Yalta's bay on a 1.5m panorama

MITKIN, Mikhail

Obshchii vid Ialty

[General View of Yalta]

Publication: [Yalta, 1890s].

MITKIN, Mikhail, Obshchii vid Ialty

Fine and scarce photographic view of the famous Crimean coastal town. In an attractive binding of the time.

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Our Notes & References

A fine, wide panorama of the famous Crimean resort, well preserved and here strikingly presented in full-morocco covers. Rarely found.

The large panorama shows an early general view of the coast of Yalta from the Aleksandrovskaia embankment (now Lenin embankment) to the waterfront street of Bulvarnaia (now Roosevelt Street). Covering a territory of over one kilometre, the photo shows the famous resort before the 1927 Crimean earthquake and WWII destroyed most of its original architecture. The photographer managed to capture the commercial, mercantile and religious activity of the city through its buildings, as well as recreation areas, bathhouses, and cafés, only a few of which have survived to this day.

Standing out from the rest of the waterfront architecture are the large buildings of the first fashionable hotels in Yalta: “Rossiia,” “Tsentralnaia,” “Edinbourg,” and “Frantsia.” Established in the 1870s through the 1880s, these hotels soon became a focal point for the visiting elite, attracting guests with luxurious accommodations similar to those of European hotels.

Another important historical landmark is the first cathedral of Yalta, the Church of St. John Chrysostom, here clearly visible on Polikurovskii Hill in the last section of the photograph. Below, along the Aleksandrovskaia embankment, the panorama shows, from left to right: the “house with caryatids,” a wooden café, a chapel in memory of the murdered Emperor Alexander II, bathhouses, Baron Petr Vrangel’s dacha with its clock tower, Count Mordvinov’s tennis park, and a local bazar. Several residential buildings are also visible nearby, on the right side of the photograph. The panorama also shows locals, dock workers, and sailors, as well as yachts, boats, steamboats, and ships, either docked or in the harbour. Signs in different languages are clearly seen on several buildings.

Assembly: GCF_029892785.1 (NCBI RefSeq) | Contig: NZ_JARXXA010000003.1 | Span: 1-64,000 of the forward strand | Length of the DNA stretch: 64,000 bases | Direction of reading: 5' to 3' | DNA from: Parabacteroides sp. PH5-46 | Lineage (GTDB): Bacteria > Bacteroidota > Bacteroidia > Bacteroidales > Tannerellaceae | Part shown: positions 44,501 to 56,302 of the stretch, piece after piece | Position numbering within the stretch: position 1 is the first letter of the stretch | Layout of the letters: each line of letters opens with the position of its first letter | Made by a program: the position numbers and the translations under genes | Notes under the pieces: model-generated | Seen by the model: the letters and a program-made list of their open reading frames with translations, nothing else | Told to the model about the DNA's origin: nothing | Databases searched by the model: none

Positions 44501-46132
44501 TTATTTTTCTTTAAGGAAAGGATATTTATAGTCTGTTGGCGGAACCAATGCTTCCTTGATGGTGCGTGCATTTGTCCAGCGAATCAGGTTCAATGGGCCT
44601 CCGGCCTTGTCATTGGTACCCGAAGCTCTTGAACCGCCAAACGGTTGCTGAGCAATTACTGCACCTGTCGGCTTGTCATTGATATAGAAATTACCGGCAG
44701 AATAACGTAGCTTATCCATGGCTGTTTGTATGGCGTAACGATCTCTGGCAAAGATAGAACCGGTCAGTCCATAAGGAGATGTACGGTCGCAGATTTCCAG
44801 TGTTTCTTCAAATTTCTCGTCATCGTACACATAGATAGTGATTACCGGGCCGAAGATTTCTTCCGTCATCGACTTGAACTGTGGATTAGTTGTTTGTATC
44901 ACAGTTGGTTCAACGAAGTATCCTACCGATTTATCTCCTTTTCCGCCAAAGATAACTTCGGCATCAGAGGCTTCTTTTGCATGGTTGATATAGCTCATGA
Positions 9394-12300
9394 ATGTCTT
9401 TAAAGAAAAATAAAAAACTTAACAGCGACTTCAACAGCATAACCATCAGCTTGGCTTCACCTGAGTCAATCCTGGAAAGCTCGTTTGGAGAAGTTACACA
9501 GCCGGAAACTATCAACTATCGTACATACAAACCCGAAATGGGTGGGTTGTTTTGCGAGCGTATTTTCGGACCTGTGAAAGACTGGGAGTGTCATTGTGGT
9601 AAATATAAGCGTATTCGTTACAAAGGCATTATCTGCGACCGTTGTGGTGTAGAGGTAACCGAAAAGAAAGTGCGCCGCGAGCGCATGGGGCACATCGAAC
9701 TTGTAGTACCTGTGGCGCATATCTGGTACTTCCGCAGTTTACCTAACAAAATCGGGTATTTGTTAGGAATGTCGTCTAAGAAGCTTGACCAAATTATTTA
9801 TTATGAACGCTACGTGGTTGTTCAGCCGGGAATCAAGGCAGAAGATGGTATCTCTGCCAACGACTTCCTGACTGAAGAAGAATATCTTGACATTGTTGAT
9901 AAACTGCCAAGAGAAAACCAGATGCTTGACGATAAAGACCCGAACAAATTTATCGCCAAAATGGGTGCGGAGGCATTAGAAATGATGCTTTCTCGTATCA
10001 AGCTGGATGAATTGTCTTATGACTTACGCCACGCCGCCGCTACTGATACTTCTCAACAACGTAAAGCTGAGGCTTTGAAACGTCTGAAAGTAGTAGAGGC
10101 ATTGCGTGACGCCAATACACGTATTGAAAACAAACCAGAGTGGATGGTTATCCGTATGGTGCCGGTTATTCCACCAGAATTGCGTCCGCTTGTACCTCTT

Mikhail Mitkin was a noted local photographer and founder of one of the first photography studios in Yalta. He produced a few such panoramas of the southern coast of Crimea, and other views of Crimean cities, as well as of numerous palaces of the Russian nobility.

Yalta was granted city status on September 17, 1838, a few decades after Catherine the Great incorporated the Crimean Peninsula into the Russian Empire. In the following years, under the rule of Count Mikhail Vorontsov, the city emerged as an exclusive resort for members of the Russian Royal Family. At the time of this photograph, Yalta became the scene of massive construction projects, further reinforcing the city’s reputation as the leading tourist destination of the Russian Empire and a major and fashionable health resort.

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Physical Description

Photographic panorama (ca. 20 x 153 cm) made of 6 sections of albumen prints mounted on original card (ca. 31.5 x 162.5 cm), cloth strip to folds, photographer’s signature impressed to first and last section.


Original dark red full morocco with gilt-lettered title and ornaments to upper cover, blind-stamped ornament to lower cover.


Binding a bit rubbed or scratched, spine extremities lightly frayed; one section slightly detached, lightly age-toned at folds, but overall in very good condition, with contrast still well marked.

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